IRS Rules on Real Estate Investment Trust Conversions – Do You Have The REIT Stuff?

“In recent years, there has been a considerable expansion of the types of companies holding non-traditional real estate assets that have elected to become real estate investment trusts for US federal income tax purposes.” (Laurence Crouch and Eileen O’Pray of Shearman & Sterling)

For the right business, converting to a Real Estate Investment Trust (a “REIT”) can offer investors significant tax benefits. The rules are fairly straightforward, explain Laurence Crouch and Eileen O’Pray of Shearman & Sterling:

“In order to qualify as a REIT, among other requirements, (i) at least 75 percent of the REIT’s assets must be ‘real estate assets’ (the ‘asset test’), (ii) at least 75 percent of the REIT’s gross income must be from items related to real estate, such as ‘rents from real property,’ and (iii) at least 95 percent of the REIT’s gross income must be from items related to real estate or certain passive investments ((ii) and (iii) together, the ‘income tests’).”

Thanks to the Internal Revenue Service’s broad definition of “real estate assets,” a number of companies holding non-traditional real estate assets – from wireless communication systems to power distribution facilities to railroads and billboards and data centers – have undergone REIT conversions after receiving “private letter rulings” (PLRs) confirming that their holdings meet the asset test under REIT rules.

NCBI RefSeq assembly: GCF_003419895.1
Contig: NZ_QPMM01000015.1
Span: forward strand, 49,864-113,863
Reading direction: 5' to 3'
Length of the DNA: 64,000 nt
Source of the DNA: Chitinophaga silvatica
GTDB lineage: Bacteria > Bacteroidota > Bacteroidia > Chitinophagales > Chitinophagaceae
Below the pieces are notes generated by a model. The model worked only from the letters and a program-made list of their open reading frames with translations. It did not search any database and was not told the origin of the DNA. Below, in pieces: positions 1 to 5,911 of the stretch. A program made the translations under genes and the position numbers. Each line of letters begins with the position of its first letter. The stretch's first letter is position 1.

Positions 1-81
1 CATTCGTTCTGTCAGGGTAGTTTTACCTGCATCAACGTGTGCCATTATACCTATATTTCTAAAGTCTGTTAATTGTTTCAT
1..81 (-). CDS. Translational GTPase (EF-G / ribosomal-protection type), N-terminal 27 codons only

Until earlier this year, that is:

“In early June, three companies, Iron Mountain Inc., Lamar Advertising Co. and Equinix Inc., announced in filings with the Securities and Exchange Commission that the IRS had suspended the consideration of their PLR requests. This created uncertainty regarding whether the IRS was changing its view on qualifying real estate assets under the REIT rules. This concern was attributable to the fact that Lamar Advertising and Equinix were seeking PLRs with respect to categories of assets that the IRS had previously confirmed were qualifying real estate assets.”

On November 14, the IRS put an end to the uncertainty, write attorneys at Skadden Arps:

“[T]he IRS contacted many firms to let them know that the so-called REIT working group has completed its task. The IRS’s temporary hold on issuing rulings on what constitutes real property for REIT purposes is over.”

What’s more, although the IRS has not made any formal announcements regarding its conclusions, it appears to be business as usual:

“[W]e expect the IRS will continue its traditional approach of analyzing each particular private letter ruling request it receives based on the specific facts presented. It will continue to carefully make judgments consistent with the Internal Revenue Code, the Treasury Regulations and existing IRS published guidance. As in the past, the IRS will not grant every private letter ruling requested.”

And that’s likely to be good news for companies considering a REIT conversion.

The updates:

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